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Sunday, July 24, 2022

The Dr. Melvin Morse Child Abuse Case

     Dr. Melvin L. Morse, after earning his medical degree in 1980 from George Washington University, interned in pediatrics at the University of California at San Francisco. Dr. Morse completed his residency in pediatrics at Children's Hospital in Seattle and set up a private practice in the city. The young doctor also held the position of Clinical Associate Professor of Pediatrics at the University of Washington.

     In the late 1980s, through his nonprofit organization called The Institute for the Scientific Study of Consciousness, Dr. Morse interviewed hundreds of children who had been declared clinically dead. These interviews led him to believe that children, too young to have been indoctrinated in religion and the belief in an afterlife, experienced near-death telepathic conversations and encounters with dead friends and relatives. 

      In 1991 Dr. Morse used his child interviews to publish his first book. Co-authored by a writer named Paul Perry it was called Closer to the Light. The book made The New York Times bestseller's list for three months and was eventually published in 19 languages in 38 countries. An accomplished self-promoter with a good publicist, the new-age guru appeared on the Larry King and Oprah Winfrey shows.

     During the height of his fame the pseudoscientist appeared on ABC's "20-20," NBC's "Unsolved Mysteries" and "Dateline" as well as "Good Morning America" and the "Tom Snyder Show." Dr. Morse was also the subject of dozens of uncritical articles in major newspapers and serious magazines.

     In 1992, in the midst of his fame, Dr. Morse and his co-author cranked out a follow-up book called Transformed by the Light. The second work didn't do nearly as well as Closer to the Light. The doctor and his co-author's last book, Where God Lives: The Science of the Paranormal and How Our Brains Are Linked to the Universe came out in 2001. (The science of the Paranormal?)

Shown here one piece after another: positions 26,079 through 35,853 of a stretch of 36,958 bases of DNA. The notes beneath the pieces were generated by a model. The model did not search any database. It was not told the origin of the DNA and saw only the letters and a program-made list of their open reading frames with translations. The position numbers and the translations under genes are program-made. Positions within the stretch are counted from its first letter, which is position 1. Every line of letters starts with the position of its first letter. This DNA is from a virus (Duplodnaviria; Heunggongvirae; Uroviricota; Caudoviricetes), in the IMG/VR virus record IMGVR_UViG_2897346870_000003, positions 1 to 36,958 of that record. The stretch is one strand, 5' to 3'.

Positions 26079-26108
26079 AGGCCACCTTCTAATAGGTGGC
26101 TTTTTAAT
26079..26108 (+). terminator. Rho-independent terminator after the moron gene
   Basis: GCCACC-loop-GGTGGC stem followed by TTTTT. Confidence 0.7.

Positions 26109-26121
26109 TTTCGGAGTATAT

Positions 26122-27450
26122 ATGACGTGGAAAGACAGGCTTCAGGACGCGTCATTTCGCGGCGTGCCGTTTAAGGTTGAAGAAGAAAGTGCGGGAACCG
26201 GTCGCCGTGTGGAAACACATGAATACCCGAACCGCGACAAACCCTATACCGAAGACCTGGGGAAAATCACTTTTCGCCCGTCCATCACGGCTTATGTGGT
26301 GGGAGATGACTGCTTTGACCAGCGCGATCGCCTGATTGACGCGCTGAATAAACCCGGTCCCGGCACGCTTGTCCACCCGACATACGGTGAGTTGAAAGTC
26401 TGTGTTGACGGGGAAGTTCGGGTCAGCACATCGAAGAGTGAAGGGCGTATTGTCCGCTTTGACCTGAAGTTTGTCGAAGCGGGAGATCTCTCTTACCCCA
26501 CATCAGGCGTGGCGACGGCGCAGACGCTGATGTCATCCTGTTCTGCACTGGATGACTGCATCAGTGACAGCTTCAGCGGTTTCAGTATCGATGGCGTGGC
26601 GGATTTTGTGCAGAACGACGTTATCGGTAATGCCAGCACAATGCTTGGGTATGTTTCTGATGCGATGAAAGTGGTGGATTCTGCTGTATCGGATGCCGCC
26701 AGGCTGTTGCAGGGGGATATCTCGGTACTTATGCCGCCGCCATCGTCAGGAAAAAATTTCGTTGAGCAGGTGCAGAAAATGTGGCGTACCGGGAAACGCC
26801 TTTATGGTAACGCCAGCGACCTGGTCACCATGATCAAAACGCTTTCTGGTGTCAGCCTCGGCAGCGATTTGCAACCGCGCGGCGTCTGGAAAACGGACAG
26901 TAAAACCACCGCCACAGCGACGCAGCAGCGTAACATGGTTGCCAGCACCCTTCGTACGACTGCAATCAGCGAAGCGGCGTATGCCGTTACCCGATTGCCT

In 2012 the 58-year-old celebrity feel-good doctor lived with his second wife Pauline in Sussex Delaware along with his five and eleven-year-old daughters. (Dr. Morse had gone through a contentious divorce from his first wife.) A look at his bizarre website ramblings about the "big ideas" that had drawn people to him from all over the world suggested that he had lost contact with reality. (How does a highly educated pediatrician go from physician to the publisher of junk science in the first place?)

     On July 12, 2012 an incident involving Dr. Morse and his 11-year-old daughter marked the end of his credibility and the loss of his new-age followers. After pulling into his driveway that day his daughter refused to get out of the vehicle. The doctor pulled her out of the car by the ankles and dragged her across the gravel into the house where he gave her a spanking. Later that day the daughter informed a neighbor of what happened to her. The neighbor reported the girl's story to the police.

     The following day local police officers arrested Dr. Morse. State child protection agents got involved in the case and took his daughters into protective custody.